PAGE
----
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Hundreds of thousands of children are reported missing every year. The vast majority of them are recovered quickly, but many parents greatly fear discovering that their child is missing. As technology advances, parents are taking greater measures to know where their children are at any given time. One of the resources available is a child tracking device. Some of these devices use a global positioning system (GPS) to ascertain a child’s location from long distance, and others use radio frequency for nearby locations.
Systems for tracking children typically include the child tracking device and a base unit, which is kept at home or with the parents. For long-distance tracking with some systems, a parent is able to monitor the child’s movement on the Internet, using GPS. Some devices can be configured to send automatic updates regarding where the device has been and how quickly it is moving. In some cases, a parent can set allowed parameters for travel; for instance, a parent might allow a child to go to a nearby park, but if he or she strays too far from the specified area, the parent will be alerted.
For indoor tracking, most devices utilize radio frequency. This type of device is suited for use at home or in public places such as grocery stores or shopping malls. These indoor systems often include a base unit for the parent and one or more homing tags for the children. Some of these systems allow the parents to specify how far a child is allowed to wander before an alert sounds at the base unit.
One type of child tracking device is worn by the child and might be in the form of a watch or attached to a shoe. Typically, these devices can be removed only by using a specific key or electronic pass code. If someone attempts to remove it without the key or code, an alarm will sound at the base unit. With most of these devices, children also can press a button to call 911 or their parents if they are in danger. There also are handheld devices which can be placed in a backpack or purse and offer many of the same features.
The cost for a child tracking device varies greatly, depending on the features offered with the system. Some devices require a monthly fee in addition to the purchase price. With many systems costing several hundred US dollars, child tracking devices might be prohibitively expensive for some parents.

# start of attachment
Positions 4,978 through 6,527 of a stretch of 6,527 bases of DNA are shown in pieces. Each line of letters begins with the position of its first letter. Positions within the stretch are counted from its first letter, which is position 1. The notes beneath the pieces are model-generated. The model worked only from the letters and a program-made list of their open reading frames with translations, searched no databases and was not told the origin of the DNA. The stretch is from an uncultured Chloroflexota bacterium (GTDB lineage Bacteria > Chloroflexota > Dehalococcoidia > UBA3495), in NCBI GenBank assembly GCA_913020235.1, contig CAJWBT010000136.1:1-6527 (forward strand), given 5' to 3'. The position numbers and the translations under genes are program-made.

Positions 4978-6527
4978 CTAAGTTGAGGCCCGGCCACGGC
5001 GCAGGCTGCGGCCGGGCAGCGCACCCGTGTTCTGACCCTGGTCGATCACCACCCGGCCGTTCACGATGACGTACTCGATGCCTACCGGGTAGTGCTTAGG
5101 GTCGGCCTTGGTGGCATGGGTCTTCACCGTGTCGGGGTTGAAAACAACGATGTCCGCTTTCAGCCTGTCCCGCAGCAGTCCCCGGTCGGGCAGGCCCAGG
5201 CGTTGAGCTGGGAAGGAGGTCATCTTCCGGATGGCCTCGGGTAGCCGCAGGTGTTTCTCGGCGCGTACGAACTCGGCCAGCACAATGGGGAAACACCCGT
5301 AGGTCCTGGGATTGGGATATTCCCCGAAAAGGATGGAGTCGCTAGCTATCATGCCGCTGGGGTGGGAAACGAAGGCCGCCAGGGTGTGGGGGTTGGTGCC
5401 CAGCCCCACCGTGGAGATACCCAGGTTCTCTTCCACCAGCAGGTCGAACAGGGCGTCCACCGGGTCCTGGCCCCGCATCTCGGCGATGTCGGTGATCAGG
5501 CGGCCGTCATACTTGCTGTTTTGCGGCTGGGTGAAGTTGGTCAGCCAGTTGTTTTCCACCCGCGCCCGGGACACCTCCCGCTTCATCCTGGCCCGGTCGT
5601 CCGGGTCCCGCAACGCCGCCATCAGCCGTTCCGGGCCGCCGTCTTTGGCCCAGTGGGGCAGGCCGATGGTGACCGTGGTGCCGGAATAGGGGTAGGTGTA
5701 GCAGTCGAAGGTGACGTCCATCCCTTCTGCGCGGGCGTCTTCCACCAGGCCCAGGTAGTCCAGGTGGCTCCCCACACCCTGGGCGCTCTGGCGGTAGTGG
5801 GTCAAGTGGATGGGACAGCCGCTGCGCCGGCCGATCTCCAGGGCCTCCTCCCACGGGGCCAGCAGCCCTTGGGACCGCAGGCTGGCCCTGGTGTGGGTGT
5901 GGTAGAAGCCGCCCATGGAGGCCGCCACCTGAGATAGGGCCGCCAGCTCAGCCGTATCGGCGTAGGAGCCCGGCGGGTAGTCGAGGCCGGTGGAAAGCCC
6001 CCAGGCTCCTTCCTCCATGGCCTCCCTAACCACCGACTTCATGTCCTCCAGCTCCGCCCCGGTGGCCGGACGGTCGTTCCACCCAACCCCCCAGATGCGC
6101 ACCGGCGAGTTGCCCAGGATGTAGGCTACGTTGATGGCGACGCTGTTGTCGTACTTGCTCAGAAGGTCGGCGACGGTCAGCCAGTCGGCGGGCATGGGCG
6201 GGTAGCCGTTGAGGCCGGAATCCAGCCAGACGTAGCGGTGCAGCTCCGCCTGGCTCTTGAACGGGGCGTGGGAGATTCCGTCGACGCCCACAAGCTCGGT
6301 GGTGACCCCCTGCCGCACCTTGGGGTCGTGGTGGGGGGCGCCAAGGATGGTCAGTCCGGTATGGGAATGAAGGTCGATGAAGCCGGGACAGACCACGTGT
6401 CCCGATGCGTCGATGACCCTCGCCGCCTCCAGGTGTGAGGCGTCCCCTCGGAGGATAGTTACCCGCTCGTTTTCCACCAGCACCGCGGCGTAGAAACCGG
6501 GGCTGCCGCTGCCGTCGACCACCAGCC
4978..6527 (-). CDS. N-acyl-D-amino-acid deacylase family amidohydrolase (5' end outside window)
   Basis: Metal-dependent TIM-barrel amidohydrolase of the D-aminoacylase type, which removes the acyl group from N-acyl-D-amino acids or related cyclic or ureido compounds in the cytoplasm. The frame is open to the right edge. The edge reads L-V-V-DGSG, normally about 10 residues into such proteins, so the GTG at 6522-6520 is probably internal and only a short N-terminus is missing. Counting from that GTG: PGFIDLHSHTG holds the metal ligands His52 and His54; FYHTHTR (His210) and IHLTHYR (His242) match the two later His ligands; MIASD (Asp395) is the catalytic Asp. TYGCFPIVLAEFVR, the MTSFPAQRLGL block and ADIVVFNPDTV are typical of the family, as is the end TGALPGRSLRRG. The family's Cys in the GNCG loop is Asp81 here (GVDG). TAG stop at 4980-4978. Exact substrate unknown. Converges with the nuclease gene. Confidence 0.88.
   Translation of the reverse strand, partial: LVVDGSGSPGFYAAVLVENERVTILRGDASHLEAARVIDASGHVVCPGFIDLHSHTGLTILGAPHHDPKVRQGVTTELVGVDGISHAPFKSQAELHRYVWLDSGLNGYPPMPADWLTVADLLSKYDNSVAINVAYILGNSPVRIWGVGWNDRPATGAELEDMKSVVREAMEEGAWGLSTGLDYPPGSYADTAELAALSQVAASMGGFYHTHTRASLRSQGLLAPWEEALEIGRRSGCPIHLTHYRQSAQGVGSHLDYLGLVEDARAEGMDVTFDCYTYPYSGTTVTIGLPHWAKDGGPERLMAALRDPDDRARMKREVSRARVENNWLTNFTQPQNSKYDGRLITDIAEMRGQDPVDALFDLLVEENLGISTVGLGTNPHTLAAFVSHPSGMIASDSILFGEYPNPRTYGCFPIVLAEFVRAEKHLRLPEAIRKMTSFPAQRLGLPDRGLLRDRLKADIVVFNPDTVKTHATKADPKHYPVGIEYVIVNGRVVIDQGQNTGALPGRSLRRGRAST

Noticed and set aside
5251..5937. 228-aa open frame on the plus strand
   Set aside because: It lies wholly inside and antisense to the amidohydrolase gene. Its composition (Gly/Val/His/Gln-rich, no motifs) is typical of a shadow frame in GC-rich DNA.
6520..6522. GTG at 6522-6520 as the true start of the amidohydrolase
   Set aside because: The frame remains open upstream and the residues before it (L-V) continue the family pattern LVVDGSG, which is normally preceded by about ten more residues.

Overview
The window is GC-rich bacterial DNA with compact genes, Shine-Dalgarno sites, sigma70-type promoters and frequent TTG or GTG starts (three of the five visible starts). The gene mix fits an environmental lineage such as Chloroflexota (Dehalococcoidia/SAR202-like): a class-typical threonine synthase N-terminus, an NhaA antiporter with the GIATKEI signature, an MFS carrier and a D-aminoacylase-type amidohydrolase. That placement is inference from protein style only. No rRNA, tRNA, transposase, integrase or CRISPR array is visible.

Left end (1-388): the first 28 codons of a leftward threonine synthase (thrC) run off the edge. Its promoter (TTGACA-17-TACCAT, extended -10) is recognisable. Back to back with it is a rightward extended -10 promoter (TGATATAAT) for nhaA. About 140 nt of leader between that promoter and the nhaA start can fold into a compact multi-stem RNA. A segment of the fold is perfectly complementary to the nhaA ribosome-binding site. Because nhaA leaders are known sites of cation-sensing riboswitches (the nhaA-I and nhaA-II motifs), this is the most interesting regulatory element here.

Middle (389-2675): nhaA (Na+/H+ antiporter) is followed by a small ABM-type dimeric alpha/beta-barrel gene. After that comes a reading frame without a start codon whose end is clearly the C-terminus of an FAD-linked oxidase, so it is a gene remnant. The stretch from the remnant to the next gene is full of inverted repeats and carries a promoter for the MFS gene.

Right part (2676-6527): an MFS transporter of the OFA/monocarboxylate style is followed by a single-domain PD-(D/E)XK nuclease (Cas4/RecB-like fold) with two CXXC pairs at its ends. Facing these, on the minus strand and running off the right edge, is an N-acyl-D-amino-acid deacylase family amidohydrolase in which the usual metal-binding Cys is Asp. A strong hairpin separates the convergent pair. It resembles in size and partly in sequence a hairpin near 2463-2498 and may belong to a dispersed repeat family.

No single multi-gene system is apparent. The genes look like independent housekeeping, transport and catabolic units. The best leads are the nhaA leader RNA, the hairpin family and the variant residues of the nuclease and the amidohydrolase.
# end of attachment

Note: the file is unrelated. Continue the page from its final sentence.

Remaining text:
@umbra21 - I would argue that it's all a moot point. Personal tracking devices are common now, and really you can track someone off their cell phone anyway.
When a technology exists, there will always be people who take advantage of it. You can argue that people shouldn't be tracking their kids in a bad way, but if they are the kind of people to do that, they'll use whatever they have at their disposal to do it.
That shouldn't stop the people who just want to keep their kids safe from using the technology as well.
@KoiwiGal - I would argue that it's worth it. I mean, parents don't have to track their child's every move, and yes some people might abuse the device, but I don't think they would be any better without it. Strict parents have always found ways of keeping tabs on their children.
And the idea of a missing child is just terrifying. I would go to a lot of trouble to make sure that didn't happen.
Now, I think if you just explain to your older kids what the device is for and have a good relationship with them, it isn't an issue. I mean, I'd just promise never to look at where they had gone unless I was scared for them.
Kids sometimes go behind the bleachers and have a smoke, or go into the local porn shop so they can giggle with their friends.
I don't think having a GPS tracking their movements will change that.
I can see why a parent would want to do this, but I would be very concerned with the ethics of it.
At some point your children should be able to feel like they have some kind of privacy. Knowing that they are being tracked all the time might stop them from doing things they would prefer to do.
And I can see all kinds of ways in which it might be misused.
An abusive parent might track a child and punish them for stepping out of bounds. Parents could use these GPS tracking devices to control every movement of a kid. Which is not so bad when the kid is ten maybe, but what about when they are seventeen?